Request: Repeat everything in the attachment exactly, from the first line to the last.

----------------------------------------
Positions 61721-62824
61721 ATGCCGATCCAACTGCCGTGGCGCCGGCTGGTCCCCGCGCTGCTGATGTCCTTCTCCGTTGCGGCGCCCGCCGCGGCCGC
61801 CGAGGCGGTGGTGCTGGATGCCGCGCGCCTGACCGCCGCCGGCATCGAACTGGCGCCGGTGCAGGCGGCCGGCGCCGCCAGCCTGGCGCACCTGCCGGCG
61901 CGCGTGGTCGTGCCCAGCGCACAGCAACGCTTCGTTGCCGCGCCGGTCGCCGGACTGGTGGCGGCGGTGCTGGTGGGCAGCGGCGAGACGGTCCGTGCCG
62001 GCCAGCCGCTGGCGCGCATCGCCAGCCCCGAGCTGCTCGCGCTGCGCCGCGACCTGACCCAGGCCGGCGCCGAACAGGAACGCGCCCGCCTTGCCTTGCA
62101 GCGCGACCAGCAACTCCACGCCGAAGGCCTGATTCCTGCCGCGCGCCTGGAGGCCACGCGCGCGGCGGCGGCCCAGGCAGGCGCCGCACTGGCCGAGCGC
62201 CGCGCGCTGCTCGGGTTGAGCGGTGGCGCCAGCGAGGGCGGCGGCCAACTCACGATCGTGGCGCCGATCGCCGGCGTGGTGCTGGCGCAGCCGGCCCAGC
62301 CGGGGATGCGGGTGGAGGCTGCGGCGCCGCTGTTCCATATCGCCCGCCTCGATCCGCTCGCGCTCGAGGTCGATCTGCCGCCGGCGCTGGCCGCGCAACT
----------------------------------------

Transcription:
Positions 61721-62824
61721 ATGCCGATCCAACTGCCGTGGCGCCGGCTGGTCCCCGCGCTGCTGATGTCCTTCTCCGTTGCGGCGCCCGCCGCGGCCGC
61801 CGAGGCGGTGGTGCTGGATGCCGCGCGCCTGACCGCCGCCGGCATCGAACTGGCGCCGGTGCAGGCGGCCGGCGCCGCCAGCCTGGCGCACCTGCCGGCG
61901 CGCGTGGTCGTGCCCAGCGCACAGCAACGCTTCGTTGCCGCGCCGGTCGCCGGACTGGTGGCGGCGGTGCTGGTGGGCAGCGGCGAGACGGTCCGTGCCG
62001 GCCAGCCGCTGGCGCGCATCGCCAGCCCCGAGCTGCTCGCGCTGCGCCGCGACCTGACCCAGGCCGGCGCCGAACAGGAACGCGCCCGCCTTGCCTTGCA
62101 GCGCGACCAGCAACTCCACGCCGAAGGCCTGATTCCTGCCGCGCGCCTGGAGGCCACGCGCGCGGCGGCGGCCCAGGCAGGCGCCGCACTGGCCGAGCGC
62201 CGCGCGCTGCTCGGGTTGAGCGGTGGCGCCAGCGAGGGCGGCGGCCAACTCACGATCGTGGCGCCGATCGCCGGCGTGGTGCTGGCGCAGCCGGCCCAGC
62301 CGGGGATGCGGGTGGAGGCTGCGGCGCCGCTGTTCCATATCGCCCGCCTCGATCCGCTCGCGCTCGAGGTCGATCTGCCGCCGGCGCTGGCCGCGCAACT